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Nonequilibrium Capture Rates Induce Protein Accumulation and Enhanced Adsorption to Solid-State Nanopores
Uppsala University, Disciplinary Domain of Medicine and Pharmacy, Faculty of Medicine, Department of Medical Biochemistry and Microbiology.
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2014 (English)In: ACS Nano, ISSN 1936-0851, E-ISSN 1936-086X, Vol. 8, no 12, 12238-12249 p.Article in journal (Refereed) Published
Abstract [en]

Single molecule capturing of analytes using an electrically biased nanopore is the fundamental mechanism in which nearly all nanopore experiments are conducted. With pore dimensions being on the order of a single molecule, the spatial zone of sensing only contains approximately a zeptoliter of volume. As a result, nanopores offer high precision sensing within the pore but provide little to no information about the analytes outside the pore. In this study, we use capture frequency and rate balance theory to predict and study the accumulation of proteins at the entrance to the pore. Protein accumulation is found to have positive attributes such as capture rate enhancement over time but can additionally lead to negative effects such as long-term blockages typically attributed to protein adsorption on the surface of the pore. Working with the folded and unfolded states of the protein domain PDZ2 from SAP97, we show that applying short (e.g., 3-25 s in duration) positive voltage pulses, rather than a constant voltage, can prevent long-term current blockades (i.e., adsorption events). By showing that the concentration of proteins around the pore can be controlled in real time using modified voltage protocols, new experiments can be explored which study the role of concentration on single molecular kinetics including protein aggregation, folding, and protein binding.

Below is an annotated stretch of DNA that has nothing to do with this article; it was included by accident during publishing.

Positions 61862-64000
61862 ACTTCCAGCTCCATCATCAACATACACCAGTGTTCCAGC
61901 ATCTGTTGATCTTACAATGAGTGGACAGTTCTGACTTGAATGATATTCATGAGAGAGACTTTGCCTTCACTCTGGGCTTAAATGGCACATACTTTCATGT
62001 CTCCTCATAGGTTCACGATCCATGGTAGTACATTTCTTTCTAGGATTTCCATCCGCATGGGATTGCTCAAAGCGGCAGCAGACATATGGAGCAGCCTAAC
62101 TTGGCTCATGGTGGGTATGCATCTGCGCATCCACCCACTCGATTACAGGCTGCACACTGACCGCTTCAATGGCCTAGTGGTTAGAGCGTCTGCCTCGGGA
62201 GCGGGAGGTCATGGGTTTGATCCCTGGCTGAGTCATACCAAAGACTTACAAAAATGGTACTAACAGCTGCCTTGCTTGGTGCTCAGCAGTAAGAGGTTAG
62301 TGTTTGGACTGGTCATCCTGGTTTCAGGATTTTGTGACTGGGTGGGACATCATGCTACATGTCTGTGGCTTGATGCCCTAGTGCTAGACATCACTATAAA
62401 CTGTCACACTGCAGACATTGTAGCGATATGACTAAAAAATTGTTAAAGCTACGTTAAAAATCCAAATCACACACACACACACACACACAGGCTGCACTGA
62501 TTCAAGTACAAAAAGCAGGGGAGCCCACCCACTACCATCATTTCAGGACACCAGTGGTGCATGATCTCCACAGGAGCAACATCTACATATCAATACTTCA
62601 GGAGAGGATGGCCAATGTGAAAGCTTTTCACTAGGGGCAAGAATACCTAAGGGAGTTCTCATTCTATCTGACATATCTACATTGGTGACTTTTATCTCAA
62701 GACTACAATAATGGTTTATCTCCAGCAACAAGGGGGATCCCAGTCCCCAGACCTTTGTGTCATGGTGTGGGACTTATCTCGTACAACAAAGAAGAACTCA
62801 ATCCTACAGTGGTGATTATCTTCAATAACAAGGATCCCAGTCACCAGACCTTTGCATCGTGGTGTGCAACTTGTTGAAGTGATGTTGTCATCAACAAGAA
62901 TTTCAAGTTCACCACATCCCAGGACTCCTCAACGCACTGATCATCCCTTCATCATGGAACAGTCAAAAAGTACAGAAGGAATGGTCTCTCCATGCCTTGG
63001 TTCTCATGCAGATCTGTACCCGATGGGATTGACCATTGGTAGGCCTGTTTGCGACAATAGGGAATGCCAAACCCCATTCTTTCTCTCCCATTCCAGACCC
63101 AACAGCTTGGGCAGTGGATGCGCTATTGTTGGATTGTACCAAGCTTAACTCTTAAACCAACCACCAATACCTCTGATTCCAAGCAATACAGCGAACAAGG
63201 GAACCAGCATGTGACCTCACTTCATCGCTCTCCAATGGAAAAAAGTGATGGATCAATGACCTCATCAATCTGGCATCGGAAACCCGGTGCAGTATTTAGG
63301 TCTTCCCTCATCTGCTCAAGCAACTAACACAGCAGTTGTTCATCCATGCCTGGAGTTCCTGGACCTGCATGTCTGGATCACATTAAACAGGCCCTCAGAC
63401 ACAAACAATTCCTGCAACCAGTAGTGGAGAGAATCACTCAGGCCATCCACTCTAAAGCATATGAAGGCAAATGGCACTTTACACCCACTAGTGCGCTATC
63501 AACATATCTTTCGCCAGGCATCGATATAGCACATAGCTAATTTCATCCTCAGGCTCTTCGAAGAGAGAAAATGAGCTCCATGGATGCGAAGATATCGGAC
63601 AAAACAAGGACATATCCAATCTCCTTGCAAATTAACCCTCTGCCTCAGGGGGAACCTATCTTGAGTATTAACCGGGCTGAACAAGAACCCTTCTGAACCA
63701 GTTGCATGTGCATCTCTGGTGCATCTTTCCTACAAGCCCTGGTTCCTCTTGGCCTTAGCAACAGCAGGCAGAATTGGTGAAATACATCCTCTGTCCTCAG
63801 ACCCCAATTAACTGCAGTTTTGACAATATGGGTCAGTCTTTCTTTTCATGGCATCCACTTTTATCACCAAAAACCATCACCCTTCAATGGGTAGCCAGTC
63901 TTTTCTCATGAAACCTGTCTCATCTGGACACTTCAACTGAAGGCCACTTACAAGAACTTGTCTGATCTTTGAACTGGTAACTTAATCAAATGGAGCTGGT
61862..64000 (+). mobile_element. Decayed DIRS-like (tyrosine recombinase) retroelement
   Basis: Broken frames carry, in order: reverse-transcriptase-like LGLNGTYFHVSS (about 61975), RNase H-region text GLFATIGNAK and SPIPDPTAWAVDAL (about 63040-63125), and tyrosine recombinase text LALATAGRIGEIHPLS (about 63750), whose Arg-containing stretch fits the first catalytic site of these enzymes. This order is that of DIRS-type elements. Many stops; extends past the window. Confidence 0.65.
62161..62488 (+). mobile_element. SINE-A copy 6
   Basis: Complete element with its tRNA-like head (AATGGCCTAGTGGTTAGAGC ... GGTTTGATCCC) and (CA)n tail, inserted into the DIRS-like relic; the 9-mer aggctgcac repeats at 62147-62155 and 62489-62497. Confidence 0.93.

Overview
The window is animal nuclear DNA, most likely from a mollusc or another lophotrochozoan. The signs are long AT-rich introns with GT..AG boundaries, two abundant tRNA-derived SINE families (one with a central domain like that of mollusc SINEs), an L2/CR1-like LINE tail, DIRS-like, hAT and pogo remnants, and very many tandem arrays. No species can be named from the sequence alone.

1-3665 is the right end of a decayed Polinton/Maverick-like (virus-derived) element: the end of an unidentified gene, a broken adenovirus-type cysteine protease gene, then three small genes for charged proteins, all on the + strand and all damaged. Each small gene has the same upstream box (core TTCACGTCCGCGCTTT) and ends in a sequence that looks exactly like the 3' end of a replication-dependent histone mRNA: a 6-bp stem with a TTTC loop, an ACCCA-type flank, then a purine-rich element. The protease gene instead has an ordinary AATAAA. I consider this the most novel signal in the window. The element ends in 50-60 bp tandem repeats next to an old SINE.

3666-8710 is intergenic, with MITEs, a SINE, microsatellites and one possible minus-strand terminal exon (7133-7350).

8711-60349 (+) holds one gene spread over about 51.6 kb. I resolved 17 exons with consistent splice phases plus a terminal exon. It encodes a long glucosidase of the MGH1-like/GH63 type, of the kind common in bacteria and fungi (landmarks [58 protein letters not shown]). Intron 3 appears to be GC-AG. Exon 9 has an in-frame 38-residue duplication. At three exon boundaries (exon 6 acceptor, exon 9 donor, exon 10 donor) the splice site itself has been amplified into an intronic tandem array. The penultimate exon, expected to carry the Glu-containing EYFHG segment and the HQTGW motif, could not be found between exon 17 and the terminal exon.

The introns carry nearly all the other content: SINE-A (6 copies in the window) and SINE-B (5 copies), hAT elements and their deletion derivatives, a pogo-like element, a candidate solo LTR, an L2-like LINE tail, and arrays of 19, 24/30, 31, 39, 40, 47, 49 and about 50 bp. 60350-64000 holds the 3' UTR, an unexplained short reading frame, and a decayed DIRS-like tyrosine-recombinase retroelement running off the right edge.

Place, publisher, year, edition, pages
2014. Vol. 8, no 12, 12238-12249 p.
Keyword [en]
nanopores, capture rate, protein adsorption, biosensors, protein kinetics, energy barrier
National Category
Nano Technology Medical Biotechnology (with a focus on Cell Biology (including Stem Cell Biology), Molecular Biology, Microbiology, Biochemistry or Biopharmacy)
Identifiers
URN: urn:nbn:se:uu:diva-242875DOI: 10.1021/nn5062645ISI: 000347138000036OAI: oai:DiVA.org:uu-242875DiVA: diva2:785337
Available from: 2015-02-02 Created: 2015-02-02 Last updated: 2017-12-05Bibliographically approved

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Jemth, Per

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